Learning how to work with life, instead of against it, has been a lifelong practice for me.  

As a little girl, whenever something would go wrong, adults around me would often begin investigating to find out who was to blame. Take, for example, the case of the chewing gum in the duvet cover.  

I must have been about seven years old and my younger sister was about four. We were living in Munich, Germany, and one afternoon my mother had been doing laundry and discovered some chewing gum stuck to one of our freshly washed duvet covers.

Angrily, she confronted both my sister and me to find out who had done this. When we both denied it, she threatened us with my father. 

The only memory I still have of this event is one of my father approaching us with his belt to force us to be “honest” or else we’d both get beaten.   

I’ve often thought about the terror I felt at being about to be beaten for something that I didn’t do. I can’t remember whether we were in fact beaten or not. I only remember the helplessness and anger that arose in me at the injustice of that moment.

What difference would it really have made to “figure out” who was “to blame”? 
What’s the point of that? 

I have a foggy impression of my mother’s moral outrage at our perceived “lying,” and I learned to be very afraid of being judged by her as being “bad” in any way.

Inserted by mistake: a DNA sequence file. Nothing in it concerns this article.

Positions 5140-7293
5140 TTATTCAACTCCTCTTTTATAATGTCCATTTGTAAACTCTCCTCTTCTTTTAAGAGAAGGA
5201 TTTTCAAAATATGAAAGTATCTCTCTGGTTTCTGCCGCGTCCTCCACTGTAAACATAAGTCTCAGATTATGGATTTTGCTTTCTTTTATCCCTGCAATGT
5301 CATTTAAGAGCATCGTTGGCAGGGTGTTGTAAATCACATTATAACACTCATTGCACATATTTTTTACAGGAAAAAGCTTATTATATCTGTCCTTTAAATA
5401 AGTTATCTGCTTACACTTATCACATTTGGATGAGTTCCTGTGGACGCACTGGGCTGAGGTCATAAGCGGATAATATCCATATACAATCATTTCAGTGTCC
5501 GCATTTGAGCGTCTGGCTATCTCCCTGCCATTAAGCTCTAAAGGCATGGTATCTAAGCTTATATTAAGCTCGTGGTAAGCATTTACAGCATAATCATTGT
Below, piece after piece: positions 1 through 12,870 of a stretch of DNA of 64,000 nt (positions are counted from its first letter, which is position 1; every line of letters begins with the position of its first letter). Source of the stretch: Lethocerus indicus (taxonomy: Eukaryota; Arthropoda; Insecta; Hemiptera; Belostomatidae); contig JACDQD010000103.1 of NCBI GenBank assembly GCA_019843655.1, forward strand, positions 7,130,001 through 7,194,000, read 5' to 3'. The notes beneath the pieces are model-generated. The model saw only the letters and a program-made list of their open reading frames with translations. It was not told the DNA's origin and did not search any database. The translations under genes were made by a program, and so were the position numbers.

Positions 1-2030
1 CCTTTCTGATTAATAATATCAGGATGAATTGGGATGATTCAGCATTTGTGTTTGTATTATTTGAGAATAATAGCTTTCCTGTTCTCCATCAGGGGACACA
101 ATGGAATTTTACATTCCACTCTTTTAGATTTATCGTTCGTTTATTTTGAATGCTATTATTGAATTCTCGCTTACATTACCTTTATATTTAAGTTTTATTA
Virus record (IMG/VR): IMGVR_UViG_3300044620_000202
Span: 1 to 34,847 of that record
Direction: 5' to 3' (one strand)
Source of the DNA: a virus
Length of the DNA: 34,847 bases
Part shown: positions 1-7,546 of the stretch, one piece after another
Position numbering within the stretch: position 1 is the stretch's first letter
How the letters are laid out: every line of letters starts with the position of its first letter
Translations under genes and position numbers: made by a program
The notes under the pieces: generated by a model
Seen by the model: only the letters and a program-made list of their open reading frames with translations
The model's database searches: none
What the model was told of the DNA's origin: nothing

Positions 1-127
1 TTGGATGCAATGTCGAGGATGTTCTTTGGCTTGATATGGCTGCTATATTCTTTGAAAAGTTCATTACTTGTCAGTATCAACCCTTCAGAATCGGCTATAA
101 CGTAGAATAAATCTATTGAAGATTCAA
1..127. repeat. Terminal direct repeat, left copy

That duvet cover was never going to be “fixed,” even if they had sussed out which daughter had tarnished it. However, this story is not so uncommon. Raised in a different generation, at different times, our parents have all done the best that they can. This is not about blaming or shaming them in any way, but rather about seeing more clearly how force and righteousness are normalized in our cultures – and what we each might do to begin transforming this..

In a parallel universe, however, if we weren’t so deeply trained to turn on one other with violence, righteousness, and force, that could have been such a tender learning moment for everyone involved.

My mother could have sat us down and talked about her disappointment, her sadness, her desire to look after nice things. She could have asked us gentle questions about what we knew or didn’t know. She could have recruited us into trying to problem-solve ways of getting gum out of fabric. We could have experimented together, thought together, cared together.  

What I’ve Learned (and Unlearned)

To this day, I have no idea how the gum got there. But I do remember learning to feel very afraid of my parents, and hyper vigilant of their needs and preferences.

My early experiences with this punitive system of justice and human interactions showed me that people do bad, wrong things and need to be found out, berated, shamed, and then punished.  

And so I learned to do that to myself and to others, too.    

Whenever I’d make a mistake, I’d berate myself for being so stupid. I’d obsess about what was wrong with me and worry about getting “in trouble.” I’d show up defensive, fearful, and self-protective.